It was not possible to carry out detailed autopsy / post mortem examination of the body of Captain because of the severely charred condition. However, Post-Mortem of the body of FO could not be conducted as the body was collected by Airblue management prior to arrival of investigation team on site and handed over to his father for burial.
The ground fire was caused due to post impact fuel and oil spillage. Due to difficult terrain, access of firefighting equipment to crash site was not possible, however, the nonstop rain helped to extinguish the fire.
Contrary to the general public perception regarding survivors, due to the force of impact unfortunately, all souls on board sustained fatal injuries on the initial impact. There were no survivors. Search & Rescue operations were conducted by National Disaster Management Authority, (NDMA) Islamabad with the assistance of various agencies located at ICT Islamabad.
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Injuries to person Injuries Fatal Serious Minor/None Crew 06 --Passengers 146 --Others ---Total 152 ---
Damage to aircraft Aircraft A321, Registration number AP-BJB was completely destroyed (written off) by the force of the impact. Other Damage There were no other damages except damage caused to some portion of hill, greenery / forest. Tests and Research Few aircraft and engine components were placed into quarantine for future analysis but later on, BEA and NTSB declined to undertake any further examinations due to required verification sought through DFDR and CVR decoding. Hence no aircraft and engine part was required to be sent to BEA, Airbus and NTSB. Both the DFDR and CVR were read out at BEA. Analysis of DFDR was conducted with the help of BEA and NTSB. Organizational and Management Information. Consequent to the accident, Investigation Team of Safety Investigation Board, Pakistan CAA reached Islamabad.. Soon after the arrival, a crises management cum coordination meeting was conducted. Secretary Defence, MoD, chaired the meeting and the participants included Additional Secy-I, Director General CAA, Joint Secy-6 (Avn), President SIB, Investigation team, Reps from HQ CAA, Airport Management and Airblue Reps. A numbers of important decisions were taken and various responsibilities were allocated. The arrangements including flight recorders analysis at BEA France and wreckage shifting from crash site to BBIAP Islamabad were looked after by Airblue. Airblue also chartered a heavy lift Helicopter from outside the country to airlift heavy parts of wreckage from Margalla hills to BBIAP, Islamabad. Airblue Technical Assistance team remained actively involved in handling and repositioning of wreckage with Technical Investigators.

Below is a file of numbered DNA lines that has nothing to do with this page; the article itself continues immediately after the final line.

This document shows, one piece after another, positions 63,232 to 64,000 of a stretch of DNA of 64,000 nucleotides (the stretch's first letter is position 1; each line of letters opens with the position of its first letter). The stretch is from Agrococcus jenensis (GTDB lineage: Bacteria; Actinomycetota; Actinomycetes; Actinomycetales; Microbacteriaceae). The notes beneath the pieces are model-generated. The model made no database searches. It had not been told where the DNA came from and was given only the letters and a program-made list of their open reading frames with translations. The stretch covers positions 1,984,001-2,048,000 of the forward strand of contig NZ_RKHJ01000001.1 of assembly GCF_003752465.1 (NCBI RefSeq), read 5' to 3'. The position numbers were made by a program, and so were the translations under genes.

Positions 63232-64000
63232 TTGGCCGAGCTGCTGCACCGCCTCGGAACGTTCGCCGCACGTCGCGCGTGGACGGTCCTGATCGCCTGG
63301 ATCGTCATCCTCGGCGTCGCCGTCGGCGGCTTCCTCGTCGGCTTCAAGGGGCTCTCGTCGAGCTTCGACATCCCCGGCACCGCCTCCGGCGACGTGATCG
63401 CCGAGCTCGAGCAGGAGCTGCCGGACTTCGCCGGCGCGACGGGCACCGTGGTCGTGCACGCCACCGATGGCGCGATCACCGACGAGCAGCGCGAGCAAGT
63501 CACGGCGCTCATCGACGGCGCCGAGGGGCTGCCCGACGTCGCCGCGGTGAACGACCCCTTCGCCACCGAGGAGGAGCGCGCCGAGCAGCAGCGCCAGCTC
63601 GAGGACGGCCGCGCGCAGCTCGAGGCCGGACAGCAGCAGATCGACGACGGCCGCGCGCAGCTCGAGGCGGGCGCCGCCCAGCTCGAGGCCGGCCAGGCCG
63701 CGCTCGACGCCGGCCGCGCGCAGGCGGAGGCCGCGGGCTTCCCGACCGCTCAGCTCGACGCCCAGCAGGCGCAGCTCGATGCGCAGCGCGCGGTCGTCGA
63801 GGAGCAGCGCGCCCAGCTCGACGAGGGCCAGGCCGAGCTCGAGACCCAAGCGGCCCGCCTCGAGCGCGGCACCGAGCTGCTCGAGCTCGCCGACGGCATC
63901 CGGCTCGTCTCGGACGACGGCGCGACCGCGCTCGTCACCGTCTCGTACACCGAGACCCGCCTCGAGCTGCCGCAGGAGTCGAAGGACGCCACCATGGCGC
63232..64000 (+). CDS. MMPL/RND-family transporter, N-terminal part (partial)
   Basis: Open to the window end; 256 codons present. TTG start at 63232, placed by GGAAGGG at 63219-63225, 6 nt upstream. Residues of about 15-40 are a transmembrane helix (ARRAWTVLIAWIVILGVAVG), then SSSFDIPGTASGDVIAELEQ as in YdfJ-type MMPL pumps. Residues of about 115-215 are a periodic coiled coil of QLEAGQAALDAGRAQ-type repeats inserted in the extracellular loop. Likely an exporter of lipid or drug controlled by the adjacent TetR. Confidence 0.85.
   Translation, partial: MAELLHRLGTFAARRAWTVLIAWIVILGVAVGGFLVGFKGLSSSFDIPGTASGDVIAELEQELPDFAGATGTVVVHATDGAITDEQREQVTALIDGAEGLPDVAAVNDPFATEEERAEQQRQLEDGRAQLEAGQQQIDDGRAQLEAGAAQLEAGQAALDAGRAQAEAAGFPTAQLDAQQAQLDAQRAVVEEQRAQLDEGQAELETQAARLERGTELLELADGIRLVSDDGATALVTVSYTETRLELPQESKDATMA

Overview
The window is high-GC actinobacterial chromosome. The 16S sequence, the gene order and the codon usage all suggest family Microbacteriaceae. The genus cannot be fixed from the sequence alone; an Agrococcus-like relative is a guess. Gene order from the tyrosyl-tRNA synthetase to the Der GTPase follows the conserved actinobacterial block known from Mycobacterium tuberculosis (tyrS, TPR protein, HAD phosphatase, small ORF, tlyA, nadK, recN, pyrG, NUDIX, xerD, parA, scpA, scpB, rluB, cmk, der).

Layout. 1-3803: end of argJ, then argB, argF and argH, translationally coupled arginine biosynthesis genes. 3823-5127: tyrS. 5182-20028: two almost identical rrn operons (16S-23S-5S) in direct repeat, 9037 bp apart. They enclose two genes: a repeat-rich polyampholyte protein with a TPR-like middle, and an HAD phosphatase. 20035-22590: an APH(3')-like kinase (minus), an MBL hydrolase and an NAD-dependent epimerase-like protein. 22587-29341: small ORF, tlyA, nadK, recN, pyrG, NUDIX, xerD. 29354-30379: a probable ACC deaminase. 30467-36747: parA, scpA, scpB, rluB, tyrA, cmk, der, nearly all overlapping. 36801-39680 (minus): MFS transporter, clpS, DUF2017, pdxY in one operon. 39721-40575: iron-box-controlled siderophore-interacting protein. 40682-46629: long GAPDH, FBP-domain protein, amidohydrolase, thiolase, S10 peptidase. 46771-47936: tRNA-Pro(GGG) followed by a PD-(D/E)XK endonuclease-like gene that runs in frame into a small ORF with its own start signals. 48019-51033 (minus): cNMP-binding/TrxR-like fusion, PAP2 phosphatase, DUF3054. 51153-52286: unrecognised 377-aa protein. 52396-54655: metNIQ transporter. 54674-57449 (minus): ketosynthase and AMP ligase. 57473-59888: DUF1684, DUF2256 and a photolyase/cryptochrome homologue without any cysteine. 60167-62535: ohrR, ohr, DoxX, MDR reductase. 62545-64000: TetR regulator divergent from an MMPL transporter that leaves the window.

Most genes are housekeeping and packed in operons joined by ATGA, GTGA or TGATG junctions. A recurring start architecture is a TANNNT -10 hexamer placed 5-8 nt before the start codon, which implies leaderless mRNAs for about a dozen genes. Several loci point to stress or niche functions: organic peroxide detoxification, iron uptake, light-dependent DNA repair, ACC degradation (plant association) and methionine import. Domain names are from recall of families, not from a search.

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CHAPTER - 10 : FINDINGS